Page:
Amidst the myriad blossoming romance and friendships, the standout was the mutual adoration between Anna and the royal children, as evidenced in the crowd-pleasing number "Getting to Know You".
Overall, the show ended up becoming more of an ensemble piece; each character and relationship shared the limelight in lieu of the usual prominence of the King and Anna's will-they-won't-they routine. It was a peculiar but not unwelcome flavor; there was a certain charm in seeing the different facets of the court life put center stage.
LSPR Teatro's art direction, however, was well within expectations for a period piece; the costumes, in particular, deserved praise for the authentic and regal-looking cloths (and especially the extravagant pieces featured in "The Small House of Uncle Thomas"). One exception was the King's white robe - the material was too thin and the seams were very much visible, making it look cheaper than the prime minister's robe. Thankfully, each principal cast had ample variety of costumes, giving the show a luxurious feel.
However, the props department could be improved; since the theater was very intimate and audience in the front row could see each detail, the modern plastic-based umbrella and binoculars were very noticeable.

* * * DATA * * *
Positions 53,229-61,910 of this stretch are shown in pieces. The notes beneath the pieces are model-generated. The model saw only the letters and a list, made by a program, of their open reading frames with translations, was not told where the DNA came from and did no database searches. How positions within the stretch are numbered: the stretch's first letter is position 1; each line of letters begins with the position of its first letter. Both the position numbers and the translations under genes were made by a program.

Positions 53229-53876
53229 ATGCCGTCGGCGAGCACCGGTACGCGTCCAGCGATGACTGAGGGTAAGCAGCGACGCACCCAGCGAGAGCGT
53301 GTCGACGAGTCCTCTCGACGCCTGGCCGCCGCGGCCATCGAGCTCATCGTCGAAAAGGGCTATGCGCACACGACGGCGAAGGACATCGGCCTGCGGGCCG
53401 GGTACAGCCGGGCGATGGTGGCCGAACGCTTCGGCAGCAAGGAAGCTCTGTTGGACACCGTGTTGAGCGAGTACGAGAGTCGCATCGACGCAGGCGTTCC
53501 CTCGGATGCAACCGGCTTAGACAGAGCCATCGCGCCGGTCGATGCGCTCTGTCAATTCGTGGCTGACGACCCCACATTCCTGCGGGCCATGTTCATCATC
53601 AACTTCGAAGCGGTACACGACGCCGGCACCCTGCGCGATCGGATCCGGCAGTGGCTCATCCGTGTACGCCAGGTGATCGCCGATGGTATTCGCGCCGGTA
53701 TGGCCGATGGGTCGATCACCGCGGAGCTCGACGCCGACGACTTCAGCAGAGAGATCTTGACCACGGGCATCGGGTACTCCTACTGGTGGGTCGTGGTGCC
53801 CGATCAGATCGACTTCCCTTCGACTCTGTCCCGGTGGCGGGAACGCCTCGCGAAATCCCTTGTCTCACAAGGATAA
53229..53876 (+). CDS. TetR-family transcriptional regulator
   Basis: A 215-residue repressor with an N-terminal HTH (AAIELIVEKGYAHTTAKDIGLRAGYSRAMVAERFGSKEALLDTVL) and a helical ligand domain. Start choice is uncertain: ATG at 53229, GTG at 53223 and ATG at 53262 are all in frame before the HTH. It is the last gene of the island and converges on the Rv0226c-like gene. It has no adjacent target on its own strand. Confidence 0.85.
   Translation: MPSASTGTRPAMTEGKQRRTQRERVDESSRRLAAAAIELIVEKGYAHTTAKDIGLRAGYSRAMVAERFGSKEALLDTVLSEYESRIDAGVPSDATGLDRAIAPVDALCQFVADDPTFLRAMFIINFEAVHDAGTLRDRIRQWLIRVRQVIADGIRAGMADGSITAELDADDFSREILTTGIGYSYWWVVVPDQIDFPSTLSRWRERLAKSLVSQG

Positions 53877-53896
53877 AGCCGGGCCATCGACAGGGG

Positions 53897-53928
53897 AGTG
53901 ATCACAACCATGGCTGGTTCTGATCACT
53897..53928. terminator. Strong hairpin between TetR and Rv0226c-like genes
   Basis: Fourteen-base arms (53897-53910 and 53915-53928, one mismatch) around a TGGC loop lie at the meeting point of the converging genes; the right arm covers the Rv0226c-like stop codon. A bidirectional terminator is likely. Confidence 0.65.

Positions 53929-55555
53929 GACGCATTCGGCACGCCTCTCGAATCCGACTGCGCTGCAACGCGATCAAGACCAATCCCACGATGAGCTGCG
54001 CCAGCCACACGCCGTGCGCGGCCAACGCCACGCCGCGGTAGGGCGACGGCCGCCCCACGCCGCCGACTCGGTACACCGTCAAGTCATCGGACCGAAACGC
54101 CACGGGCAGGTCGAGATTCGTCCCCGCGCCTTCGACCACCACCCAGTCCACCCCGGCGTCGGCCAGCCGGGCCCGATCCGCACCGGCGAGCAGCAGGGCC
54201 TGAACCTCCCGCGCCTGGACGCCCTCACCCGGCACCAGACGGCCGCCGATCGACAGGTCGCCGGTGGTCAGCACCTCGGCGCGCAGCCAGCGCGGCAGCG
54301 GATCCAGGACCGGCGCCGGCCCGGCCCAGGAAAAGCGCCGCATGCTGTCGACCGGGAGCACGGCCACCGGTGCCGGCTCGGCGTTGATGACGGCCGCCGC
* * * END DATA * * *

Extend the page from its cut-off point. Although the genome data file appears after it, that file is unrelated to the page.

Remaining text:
One other weak point of the production was the cast's diction; though perhaps intentional to some extent, whole phrases could get easily lost with unclear enunciation and unpolished projection. Fortunately the sound engineering was good, with no major mic mishap.
The choreography (by Nadya Chrisanti) was a great addition to the show, blending traditional Thai dance movements with simple but effective (and fun) contemporary ones. The choreography was not particularly complex but it didn't need to be.
Finally, as THE KING AND I touches on issues of cultural differences, the problems that can crop up from differing values, and, ultimately, how tolerance and friendship can prevail over those very differences, it is a show that was timely to bring to Indonesia. It is funny and heartwarming show and the production did it justice.